I’ve already written about the junior high school I went to, in a small city outside Boston:
There was something else about that school in my home town, a direct link to the Victorian past.
The school had an endowment, the gift of a nineteenth century rich man who grew up in the town and left money to the school and for the establishment of a public library. The library was a major refuge for me in that awful town; its magazine was the first place I was published—a terrible poem I wrote in the second grade called “The Circus Is Coming to Town” (I had never seen a circus, except on television).
Anyone who went through the public schools encountered the man’s legacy in the form of an essay he wrote. We were forced to stand at the beginning of assemblies in junior high to recite it. The teachers were supposed to force us to memorize it, but they didn’t try very hard. We would mumble as someone—an unlucky striver of a student or the principal himself—spoke the words into a microphone:
“‘Character,’ by Albert N. Parlin,” we would say, and then the immortal words:
I would have all young persons taught to respect themselves, their citizenship, the rights of others and all sacred things; to be healthy, industrious, persevering, provident, courteous, just and honest; neat in person and in habit, clean in thought and in speech; modest in manner, cheerful in spirit and masters of themselves, faithful to every trust, loyal to every duty; magnanimous in judgment, generous in service and sympathetic toward the needy and unfortunate; for these are the most important things in life and this is not only the way of wisdom, happiness and true success, but the way to make the most of themselves and to be of the greatest service to the world.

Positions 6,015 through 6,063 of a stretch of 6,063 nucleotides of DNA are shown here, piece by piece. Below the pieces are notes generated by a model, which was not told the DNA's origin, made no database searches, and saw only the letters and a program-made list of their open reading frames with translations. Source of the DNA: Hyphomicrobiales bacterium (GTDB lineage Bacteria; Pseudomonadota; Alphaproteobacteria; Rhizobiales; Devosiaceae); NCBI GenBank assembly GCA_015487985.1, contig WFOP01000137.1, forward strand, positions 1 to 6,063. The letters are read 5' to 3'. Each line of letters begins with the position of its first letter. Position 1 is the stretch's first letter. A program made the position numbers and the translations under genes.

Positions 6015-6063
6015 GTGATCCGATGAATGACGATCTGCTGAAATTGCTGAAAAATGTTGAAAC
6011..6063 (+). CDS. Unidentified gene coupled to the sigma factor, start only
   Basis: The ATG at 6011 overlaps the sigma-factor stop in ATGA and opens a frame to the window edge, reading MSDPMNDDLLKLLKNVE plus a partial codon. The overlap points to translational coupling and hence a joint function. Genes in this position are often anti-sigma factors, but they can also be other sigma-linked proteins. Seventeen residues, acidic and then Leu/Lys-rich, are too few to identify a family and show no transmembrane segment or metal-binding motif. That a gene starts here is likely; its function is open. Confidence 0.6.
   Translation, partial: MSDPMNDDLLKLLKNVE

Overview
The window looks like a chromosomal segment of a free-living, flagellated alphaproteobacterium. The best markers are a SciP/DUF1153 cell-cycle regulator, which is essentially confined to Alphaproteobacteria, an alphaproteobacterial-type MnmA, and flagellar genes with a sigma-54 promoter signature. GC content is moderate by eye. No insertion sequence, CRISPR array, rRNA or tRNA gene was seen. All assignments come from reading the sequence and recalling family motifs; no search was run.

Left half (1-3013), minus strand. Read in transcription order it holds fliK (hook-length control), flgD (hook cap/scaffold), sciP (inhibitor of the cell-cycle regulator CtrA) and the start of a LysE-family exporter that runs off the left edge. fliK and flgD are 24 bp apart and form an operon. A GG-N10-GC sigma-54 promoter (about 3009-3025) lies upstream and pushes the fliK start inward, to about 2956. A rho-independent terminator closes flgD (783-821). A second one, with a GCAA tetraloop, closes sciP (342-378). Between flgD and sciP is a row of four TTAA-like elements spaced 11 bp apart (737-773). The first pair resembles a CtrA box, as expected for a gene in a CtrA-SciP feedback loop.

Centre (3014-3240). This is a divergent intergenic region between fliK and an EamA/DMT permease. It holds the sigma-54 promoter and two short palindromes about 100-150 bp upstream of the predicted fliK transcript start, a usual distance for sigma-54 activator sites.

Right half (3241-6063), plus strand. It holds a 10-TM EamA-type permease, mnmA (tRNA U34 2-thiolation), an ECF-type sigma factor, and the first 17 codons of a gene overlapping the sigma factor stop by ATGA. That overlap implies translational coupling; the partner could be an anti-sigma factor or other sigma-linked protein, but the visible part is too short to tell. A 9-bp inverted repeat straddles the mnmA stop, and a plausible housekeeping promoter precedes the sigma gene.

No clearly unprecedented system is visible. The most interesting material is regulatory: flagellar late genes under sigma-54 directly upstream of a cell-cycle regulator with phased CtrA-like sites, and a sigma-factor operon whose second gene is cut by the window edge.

The formula made even the Boy Scout’s laws, codes, and oaths seem wishy-washy.
Besides rebelling by not memorizing the essay, we found other ways. One popular version of the essay was “I would have all young persons put to death.” A year after my contemporaries and I left the school, someone threw bottles of ink at the version carved in stone on the school’s facade. The staining was so bad that portions of the stone had to be replaced.
What bothered us was something we may not have been able to articulate: the hypocrisy of this recitation. It spoke of what young people should be taught to respect—but the school had no respect for us—see my other essay for examples. Classes were boring; most of the teachers were incompetent. Our world wasn’t the sanitized Victorian community of Mr. Parlin’s imagination. It was a tough, corrupt, dishonest place. And we knew it.